Are you Overpaying for Fruit Trees?


by Farmer Greg Peterson

How much should you be paying for your fruit trees? 

That is really a good question. I’ve been playing with and planting fruit trees since 1974 in the low desert, so I have seen a lot! Recently Janis and I got a crazy impulse and decided to survey the local nurseries in the Valley to see what their pricing was for fruit trees and boy did we get a shock! I will let you make your own phone calls to see what you can find, but the average price that we found was almost 3 times what we sell our trees for.

But before we go any further on that topic, here are some key things that you need to know to ascertain whether the price you are paying is an appropriate price for the tree that you are looking to purchase.

Setting aside whether you are getting a fruit tree that will actually make fruit in the low desert (we cover this in a class called “What you need to know before you buy your fruit trees”), there are a few key things you need in order to decipher if what you’re looking to spend is a “good” price or a “hold-on-I-shouldn’t-be-paying-that-much-for-that-tree” price.

So before you spend a dime on trees, I highly suggest reading this article and maybe even do some of your own calling around about pricing and asking these other key questions.

Things to know before you buy!

  • Potted vs Bare Root – Citrus trees always come potted or in B&B (essentially a burlap pot). Deciduous trees (in this case we are talking about peaches, apricots, apples, plums, figs, mulberries, berries, grapes and more) can come either as potted or as bare root (dug up out of the ground with no dirt around their roots.)
  • Pot Size – let’s talk about how nurseries and big box stores sell fruit trees. They are generally sold by what is called pot size. You may have heard of 5-gallon or 15-gallon pots, but the nursery business is transitioning to calling them #5’s and #15’s (or any number between 1 and 15). Here is the tricky piece on this one. It is very easy for a nursery to purchase a #5 size plant and put it in a #15 size pot, then sell it for the #15 price without giving it time to grow into the bigger container. So, you really can’t count on a nursery telling you that a #15 tree is a #15 size.  I recently saw a nursery buying #15 trees and putting them in 24-inch boxes and selling them for that bigger price right away. I have seen this done with both citrus and deciduous trees. The true determining factor in size should be the caliper width of the trunk, which tells you how old the tree should be. However, some trees grow faster than others, so this measurement depends on the variety.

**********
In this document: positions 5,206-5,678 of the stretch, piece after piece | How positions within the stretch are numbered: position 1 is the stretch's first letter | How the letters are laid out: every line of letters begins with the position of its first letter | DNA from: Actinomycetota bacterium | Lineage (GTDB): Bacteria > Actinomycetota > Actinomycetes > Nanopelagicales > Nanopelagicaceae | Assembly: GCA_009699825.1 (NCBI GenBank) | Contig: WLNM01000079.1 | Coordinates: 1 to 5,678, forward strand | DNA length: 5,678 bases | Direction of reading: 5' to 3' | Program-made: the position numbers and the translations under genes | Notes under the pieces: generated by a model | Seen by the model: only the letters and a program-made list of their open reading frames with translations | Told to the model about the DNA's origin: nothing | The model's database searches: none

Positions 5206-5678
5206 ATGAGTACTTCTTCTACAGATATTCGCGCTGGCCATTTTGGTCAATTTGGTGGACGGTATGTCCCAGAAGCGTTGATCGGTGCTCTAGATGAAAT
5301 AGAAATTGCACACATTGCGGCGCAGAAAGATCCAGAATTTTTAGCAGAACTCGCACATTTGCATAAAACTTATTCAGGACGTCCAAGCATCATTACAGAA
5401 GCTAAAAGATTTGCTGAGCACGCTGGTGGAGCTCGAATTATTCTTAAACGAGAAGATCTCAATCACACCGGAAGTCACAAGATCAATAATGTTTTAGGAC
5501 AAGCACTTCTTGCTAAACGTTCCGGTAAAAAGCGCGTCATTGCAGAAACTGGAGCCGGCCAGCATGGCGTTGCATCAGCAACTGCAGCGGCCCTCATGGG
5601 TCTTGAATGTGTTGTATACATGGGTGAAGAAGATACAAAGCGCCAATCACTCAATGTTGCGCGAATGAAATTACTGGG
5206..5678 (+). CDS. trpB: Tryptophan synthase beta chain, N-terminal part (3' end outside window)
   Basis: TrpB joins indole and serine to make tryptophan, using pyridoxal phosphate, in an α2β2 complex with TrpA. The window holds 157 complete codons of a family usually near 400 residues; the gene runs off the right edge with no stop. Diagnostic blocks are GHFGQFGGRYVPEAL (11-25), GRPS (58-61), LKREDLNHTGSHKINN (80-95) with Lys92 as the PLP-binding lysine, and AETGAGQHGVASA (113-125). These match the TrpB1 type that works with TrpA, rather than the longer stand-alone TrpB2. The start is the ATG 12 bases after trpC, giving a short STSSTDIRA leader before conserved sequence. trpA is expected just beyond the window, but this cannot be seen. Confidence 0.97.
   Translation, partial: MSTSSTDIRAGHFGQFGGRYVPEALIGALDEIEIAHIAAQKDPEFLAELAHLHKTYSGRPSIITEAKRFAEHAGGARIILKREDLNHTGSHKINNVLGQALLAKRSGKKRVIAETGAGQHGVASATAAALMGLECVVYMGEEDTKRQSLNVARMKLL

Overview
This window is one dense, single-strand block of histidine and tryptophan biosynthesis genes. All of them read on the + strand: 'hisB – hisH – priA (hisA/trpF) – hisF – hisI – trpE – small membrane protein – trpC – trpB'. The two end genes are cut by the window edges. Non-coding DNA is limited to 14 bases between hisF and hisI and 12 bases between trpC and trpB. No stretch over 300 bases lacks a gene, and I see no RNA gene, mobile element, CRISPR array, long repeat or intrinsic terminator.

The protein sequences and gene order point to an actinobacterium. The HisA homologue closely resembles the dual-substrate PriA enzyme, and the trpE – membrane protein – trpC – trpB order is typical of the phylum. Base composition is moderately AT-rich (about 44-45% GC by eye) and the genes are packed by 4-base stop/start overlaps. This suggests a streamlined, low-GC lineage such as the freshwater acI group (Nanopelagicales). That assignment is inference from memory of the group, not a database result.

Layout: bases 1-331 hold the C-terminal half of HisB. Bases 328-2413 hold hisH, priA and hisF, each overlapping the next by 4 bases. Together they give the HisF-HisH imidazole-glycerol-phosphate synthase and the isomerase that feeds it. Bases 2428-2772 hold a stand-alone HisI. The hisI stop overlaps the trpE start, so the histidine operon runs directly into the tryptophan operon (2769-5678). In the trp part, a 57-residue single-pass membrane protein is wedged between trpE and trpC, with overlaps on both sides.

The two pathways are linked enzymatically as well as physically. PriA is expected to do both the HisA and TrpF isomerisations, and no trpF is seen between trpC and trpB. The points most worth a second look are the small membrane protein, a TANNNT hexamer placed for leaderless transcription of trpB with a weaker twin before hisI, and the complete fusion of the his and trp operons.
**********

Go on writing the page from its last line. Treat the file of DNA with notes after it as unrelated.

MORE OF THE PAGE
• Bare Root is a term that is applied to deciduous trees, as they go dormant in the winter and can be dug up when they are asleep. Most of the big growers, including Dave Wilson who we purchase from, dig up the trees while they’re dormant and ship them without any dirt around their roots (hence bare root).Most bare root fruit trees for Arizona are shipped dormant from California in a 4–6-week period in December and early January. The Urban Farm Fruit Tree program provides bare root trees to our members during the second half of January to be picked up at our pop-up nursery. The key piece about this, is that the trees arrive dormant, and you take them home dormant. When you pick them up, it is your responsibility to immediately get them planted into the ground. Hence our extensive education program starting in September to get you up to speed on everything you need to know in order to be successful. With bare root trees you need to have the holes dug and ready for receiving the trees when you pick them up so that you can immediately take them home and plant them. I know, I know, I’m being a little repetitive here!